The 2004 Aupilhac La Boda remains one of the most exciting wines Sylvain Fadat has ever made. I've now had this wine three times in the past year, once with Sylvain in Seattle, and it remains a tour de force. A blend of grapes from his two vineyards of Syrah, Grenache and Carignan, the "union" of the two parcels of old and young vines is a treat.
Other wines enjoyed from Collections of Friends:
1988 Chateau de Beaucastel Chateauneuf du Pape (3L bottle)-aged to perfection, my view continues to be that 1988 was a fabulous year for Beaucastel, and overshadowed by the super hyped 1989 vintage. I think the 88 was the better wine and also feel 90 was lost in the shuffle. Blackberry, raspberry, red plums, currants, lots of white pepper, oriental tea, truffles, grilled bread, herbs and a long sour cherry finish.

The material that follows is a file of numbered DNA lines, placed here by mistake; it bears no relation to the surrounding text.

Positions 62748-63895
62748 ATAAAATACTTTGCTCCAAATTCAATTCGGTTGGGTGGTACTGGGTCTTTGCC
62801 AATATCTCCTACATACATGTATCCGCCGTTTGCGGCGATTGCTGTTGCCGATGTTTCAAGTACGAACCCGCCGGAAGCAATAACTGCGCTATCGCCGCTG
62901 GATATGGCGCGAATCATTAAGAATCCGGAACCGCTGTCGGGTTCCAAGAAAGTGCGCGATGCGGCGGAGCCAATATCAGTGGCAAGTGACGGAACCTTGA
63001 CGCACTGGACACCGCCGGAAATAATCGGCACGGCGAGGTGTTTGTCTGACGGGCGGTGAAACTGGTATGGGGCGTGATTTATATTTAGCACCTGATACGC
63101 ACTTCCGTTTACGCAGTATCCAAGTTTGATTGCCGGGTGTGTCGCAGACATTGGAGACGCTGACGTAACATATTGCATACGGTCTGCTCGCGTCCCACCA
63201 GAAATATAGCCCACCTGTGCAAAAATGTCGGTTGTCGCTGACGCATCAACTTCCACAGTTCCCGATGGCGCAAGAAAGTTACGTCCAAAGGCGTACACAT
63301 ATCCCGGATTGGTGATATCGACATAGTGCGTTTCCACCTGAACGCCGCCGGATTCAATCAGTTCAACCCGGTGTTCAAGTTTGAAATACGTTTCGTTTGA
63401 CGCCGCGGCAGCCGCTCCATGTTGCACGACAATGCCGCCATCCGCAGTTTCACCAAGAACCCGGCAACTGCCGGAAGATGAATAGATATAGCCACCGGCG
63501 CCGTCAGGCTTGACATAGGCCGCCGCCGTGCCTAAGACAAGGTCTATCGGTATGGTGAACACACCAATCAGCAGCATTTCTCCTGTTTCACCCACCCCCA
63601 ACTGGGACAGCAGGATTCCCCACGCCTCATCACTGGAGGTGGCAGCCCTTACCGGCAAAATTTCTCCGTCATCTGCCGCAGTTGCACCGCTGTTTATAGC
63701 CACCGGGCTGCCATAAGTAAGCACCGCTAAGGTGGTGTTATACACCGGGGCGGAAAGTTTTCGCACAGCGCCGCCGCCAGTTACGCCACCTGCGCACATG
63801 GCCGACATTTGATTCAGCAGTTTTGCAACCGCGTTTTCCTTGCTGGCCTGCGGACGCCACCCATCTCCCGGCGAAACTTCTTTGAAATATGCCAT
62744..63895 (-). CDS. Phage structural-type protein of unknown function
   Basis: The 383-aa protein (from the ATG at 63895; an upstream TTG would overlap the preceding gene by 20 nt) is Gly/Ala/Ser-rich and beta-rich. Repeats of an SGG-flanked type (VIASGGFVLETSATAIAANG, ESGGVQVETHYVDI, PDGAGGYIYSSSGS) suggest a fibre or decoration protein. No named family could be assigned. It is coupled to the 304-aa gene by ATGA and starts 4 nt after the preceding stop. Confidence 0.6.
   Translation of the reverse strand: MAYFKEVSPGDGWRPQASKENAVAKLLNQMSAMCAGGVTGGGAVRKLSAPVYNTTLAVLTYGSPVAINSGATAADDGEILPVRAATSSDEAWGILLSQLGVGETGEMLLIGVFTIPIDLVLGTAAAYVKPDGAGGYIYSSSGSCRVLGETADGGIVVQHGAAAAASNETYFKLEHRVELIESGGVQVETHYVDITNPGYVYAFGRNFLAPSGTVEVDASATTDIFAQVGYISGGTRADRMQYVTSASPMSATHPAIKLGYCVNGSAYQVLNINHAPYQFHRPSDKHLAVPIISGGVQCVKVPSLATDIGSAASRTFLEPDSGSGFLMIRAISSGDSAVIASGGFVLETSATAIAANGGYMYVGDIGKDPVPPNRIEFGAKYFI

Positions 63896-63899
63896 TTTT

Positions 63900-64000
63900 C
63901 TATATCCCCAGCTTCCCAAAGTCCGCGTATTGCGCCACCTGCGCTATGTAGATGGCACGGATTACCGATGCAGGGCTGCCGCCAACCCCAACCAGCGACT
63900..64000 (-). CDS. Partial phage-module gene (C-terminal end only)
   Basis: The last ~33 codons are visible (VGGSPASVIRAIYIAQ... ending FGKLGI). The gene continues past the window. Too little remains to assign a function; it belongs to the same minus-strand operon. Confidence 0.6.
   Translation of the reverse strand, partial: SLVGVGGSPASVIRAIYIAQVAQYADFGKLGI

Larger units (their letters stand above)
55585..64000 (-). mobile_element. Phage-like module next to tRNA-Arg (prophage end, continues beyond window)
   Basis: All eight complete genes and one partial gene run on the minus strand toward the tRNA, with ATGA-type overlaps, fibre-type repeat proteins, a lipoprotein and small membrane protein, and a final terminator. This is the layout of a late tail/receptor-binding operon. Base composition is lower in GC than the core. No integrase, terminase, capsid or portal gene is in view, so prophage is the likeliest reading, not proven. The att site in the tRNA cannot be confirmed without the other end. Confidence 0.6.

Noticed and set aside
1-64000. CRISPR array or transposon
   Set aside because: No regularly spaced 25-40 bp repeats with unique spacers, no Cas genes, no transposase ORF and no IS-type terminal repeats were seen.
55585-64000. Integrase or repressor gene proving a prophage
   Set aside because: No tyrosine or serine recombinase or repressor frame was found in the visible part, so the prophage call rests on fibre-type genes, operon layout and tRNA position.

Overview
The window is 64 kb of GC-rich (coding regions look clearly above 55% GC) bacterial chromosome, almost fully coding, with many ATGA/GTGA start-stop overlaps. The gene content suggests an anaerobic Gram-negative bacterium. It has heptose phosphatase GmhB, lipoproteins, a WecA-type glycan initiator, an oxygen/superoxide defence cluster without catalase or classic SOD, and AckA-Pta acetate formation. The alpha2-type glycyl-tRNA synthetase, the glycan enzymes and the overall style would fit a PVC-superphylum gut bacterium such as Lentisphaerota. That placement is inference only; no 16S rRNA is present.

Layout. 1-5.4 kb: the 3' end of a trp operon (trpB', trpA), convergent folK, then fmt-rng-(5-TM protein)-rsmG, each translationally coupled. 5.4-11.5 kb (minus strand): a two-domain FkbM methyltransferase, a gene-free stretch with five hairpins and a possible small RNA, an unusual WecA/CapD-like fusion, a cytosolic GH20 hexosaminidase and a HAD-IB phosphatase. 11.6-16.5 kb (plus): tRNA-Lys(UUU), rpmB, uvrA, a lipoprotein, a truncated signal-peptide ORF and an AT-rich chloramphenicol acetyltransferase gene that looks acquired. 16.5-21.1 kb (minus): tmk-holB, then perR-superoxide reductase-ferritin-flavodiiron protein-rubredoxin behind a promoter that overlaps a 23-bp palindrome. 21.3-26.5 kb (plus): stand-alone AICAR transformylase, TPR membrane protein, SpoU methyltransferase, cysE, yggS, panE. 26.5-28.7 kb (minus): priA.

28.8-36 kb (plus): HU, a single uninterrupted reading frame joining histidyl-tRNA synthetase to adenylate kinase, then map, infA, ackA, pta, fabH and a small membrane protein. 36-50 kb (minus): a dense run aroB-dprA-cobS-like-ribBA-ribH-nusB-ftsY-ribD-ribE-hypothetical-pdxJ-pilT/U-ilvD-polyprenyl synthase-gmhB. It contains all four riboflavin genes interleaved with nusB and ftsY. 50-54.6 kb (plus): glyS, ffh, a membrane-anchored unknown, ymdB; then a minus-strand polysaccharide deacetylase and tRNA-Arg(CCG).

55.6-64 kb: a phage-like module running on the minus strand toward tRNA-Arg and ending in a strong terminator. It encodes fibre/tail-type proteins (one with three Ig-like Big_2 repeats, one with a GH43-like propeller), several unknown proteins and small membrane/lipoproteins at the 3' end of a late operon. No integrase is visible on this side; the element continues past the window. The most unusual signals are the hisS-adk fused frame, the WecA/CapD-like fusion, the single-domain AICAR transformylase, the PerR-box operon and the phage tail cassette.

1989 Chateau de Beycheville (3L) Another amazing wine that was at peak. This was consumed 18 hours after it was opened, and it was truly an amazing wine. Perhaps the best wine I had on Sunday, this was classic Bordeaux all the way, and all you want in a wine. Aged and cellared perfectly, acquired by the owner upon release, there was no fault with the wine and it was a tremendous treat.
Here's the net-net. My friends who supplied the last two wines cellar as I do. In 55 degree or better refrigeration from the time we acquire the wines. They age gracefully and properly. It's why I feel that having a deep cellar and checking in on the wines development from time to time helps know what to drink when.......
Happy New Year...to all.